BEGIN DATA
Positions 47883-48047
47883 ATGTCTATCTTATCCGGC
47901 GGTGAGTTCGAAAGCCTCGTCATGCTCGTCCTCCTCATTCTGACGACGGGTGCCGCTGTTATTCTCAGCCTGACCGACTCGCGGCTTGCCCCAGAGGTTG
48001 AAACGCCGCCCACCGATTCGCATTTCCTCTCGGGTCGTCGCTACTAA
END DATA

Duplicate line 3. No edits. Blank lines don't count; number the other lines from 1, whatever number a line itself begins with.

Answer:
47901 GGTGAGTTCGAAAGCCTCGTCATGCTCGTCCTCCTCATTCTGACGACGGGTGCCGCTGTTATTCTCAGCCTGACCGACTCGCGGCTTGCCCCAGAGGTTG